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Unification Church Leader Confirms Tetsuya Yamagami’s Mother is Church Member

Tomohiro Tanaka addressed a press conference on whether Tetsuya Yamagami’s family history with the church was a factor in the assassination of Shinzo Abe.



Tomohiro Tanaka holds a press conference on July 11 (Sankei).

For days, the police in Japan had released reports that former Prime Minister Shinzo Abe’s suspected assassin, Tetsuya Yamagami, had a grudge against a “specific religious organization” that he believed had bankrupted his mother. Until now, the mainstream media had stayed clear of saying which one. 

But on July 11, Tomihiro Tanaka, president of the Japanese branch of the Family Federation for World Peace and Unification, commonly known as the Unification Church, broke the silence and addressed a limited number of journalists in a press conference. 

The aim, Tanaka said, was to clear up the speculation on the link between Yamagami’s motive and the church. His answers to questions from the media speak for themselves.

Excerpts follow.

What has been Tetsuya Yamagami’s involvement in the Unification Church?

Tetsuya Yamagami is not a believer of our church, there is no record of him being a believer.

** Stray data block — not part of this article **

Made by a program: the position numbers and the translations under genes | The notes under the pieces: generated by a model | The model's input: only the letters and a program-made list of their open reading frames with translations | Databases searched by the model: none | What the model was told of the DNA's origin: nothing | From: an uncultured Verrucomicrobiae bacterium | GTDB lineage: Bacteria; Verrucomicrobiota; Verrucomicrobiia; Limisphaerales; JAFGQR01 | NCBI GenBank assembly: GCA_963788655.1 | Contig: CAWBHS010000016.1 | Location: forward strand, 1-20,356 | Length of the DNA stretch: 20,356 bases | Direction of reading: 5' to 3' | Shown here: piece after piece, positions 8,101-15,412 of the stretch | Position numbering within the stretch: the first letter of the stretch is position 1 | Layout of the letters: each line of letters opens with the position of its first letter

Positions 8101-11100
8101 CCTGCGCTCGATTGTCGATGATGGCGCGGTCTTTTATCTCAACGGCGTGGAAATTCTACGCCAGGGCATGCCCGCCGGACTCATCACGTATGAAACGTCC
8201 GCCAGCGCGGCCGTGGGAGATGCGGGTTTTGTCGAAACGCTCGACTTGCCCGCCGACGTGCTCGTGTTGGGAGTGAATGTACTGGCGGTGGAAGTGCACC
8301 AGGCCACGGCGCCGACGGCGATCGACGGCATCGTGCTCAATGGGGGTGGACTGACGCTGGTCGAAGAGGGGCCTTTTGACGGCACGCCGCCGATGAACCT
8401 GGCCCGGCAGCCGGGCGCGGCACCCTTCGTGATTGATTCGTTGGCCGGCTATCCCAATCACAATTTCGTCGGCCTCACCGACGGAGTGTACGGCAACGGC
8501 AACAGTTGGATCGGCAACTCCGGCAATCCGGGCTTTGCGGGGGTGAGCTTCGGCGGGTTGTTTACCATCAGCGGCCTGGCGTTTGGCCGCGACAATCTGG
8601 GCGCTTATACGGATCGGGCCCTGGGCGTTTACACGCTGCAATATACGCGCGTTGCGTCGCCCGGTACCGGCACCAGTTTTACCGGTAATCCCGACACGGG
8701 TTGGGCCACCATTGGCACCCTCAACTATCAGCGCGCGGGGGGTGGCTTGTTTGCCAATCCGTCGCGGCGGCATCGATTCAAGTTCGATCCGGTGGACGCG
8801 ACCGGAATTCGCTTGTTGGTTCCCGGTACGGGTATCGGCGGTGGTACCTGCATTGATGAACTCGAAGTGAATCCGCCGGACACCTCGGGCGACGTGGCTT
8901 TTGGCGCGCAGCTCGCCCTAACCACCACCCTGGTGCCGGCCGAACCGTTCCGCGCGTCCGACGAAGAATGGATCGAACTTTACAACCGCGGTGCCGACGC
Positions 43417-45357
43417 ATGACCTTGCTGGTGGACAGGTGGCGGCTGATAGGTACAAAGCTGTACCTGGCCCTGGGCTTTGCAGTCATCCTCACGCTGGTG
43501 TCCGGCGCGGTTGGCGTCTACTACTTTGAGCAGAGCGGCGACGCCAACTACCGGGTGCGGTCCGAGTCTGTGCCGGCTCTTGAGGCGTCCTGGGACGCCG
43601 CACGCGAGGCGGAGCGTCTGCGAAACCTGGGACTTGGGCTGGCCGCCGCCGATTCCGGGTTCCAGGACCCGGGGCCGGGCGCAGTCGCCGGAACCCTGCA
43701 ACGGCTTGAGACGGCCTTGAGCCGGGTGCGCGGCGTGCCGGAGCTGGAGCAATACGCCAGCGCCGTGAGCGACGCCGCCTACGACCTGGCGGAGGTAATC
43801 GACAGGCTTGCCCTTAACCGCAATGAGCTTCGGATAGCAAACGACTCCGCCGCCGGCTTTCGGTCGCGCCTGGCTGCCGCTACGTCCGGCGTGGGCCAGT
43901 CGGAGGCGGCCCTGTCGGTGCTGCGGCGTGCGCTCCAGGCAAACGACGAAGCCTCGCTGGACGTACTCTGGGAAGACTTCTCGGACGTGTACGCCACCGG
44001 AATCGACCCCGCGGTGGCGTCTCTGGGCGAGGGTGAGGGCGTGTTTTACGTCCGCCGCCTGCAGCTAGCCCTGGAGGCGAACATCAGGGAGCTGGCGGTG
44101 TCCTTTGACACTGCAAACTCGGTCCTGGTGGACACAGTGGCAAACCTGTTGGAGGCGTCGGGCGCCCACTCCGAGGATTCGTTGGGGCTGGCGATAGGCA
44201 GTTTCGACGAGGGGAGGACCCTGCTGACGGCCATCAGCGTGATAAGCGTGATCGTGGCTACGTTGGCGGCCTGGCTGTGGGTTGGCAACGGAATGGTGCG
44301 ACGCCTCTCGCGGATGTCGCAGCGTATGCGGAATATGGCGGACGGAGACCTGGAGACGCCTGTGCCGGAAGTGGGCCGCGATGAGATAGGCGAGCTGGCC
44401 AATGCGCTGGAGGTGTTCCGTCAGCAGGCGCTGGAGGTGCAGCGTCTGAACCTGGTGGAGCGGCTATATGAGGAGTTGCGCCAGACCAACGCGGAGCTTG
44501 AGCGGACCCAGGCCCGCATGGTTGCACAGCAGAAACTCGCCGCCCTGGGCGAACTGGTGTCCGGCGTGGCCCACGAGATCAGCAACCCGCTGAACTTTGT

His mother has been a member since the late 1990s. This would have meant since the time Tetsuya Yamagami was a teenager. At the time, it was possible that he came with his mother to learn. There is no record of it, so I don’t know, but I don’t think that he was at the level of being a member. 

He has never expressed his frustration to the [church] members who are currently there.

What was Yamagami’s mother's involvement in the Church? 

Tetsuya Yamagami’s mother is a member of our church and attends our services about once a month. 

I believe the mother joined in 1998. But it was many years ago, there is no exact information. 

When we double-checked with people onsite, I heard that she went bankrupt in 2002. As far as I can tell people [in the church] were not aware of it at the time. We don’t know why she went bankrupt. 

There is no record of whether or not she was asked to make a donation after she went bankrupt. But we still have partial information of the people who were working there at the time, and we are investigating. 

His mother was a successful member [of the church] for a while. After that, she didn’t come for some time. From the information I have right now, there was no contact [with her] between 2009 and 2017. 

About two or three years ago, she started contacting the members of the church again. In the last six months, she has been coming about once a month. 

Recently, two months ago, she came to an event. There was one priest with whom she has had a relationship of trust, but that doesn’t mean that she came to all events and gatherings. 

What donations was Tetsuya Yamagami’s mother making to the Church? 

Because this is a police matter, I would like to avoid commenting on this. If there is a request from the police, we will collaborate fully on this matter. At any rate, we declare our finances to the Japanese authorities, so you can also investigate there.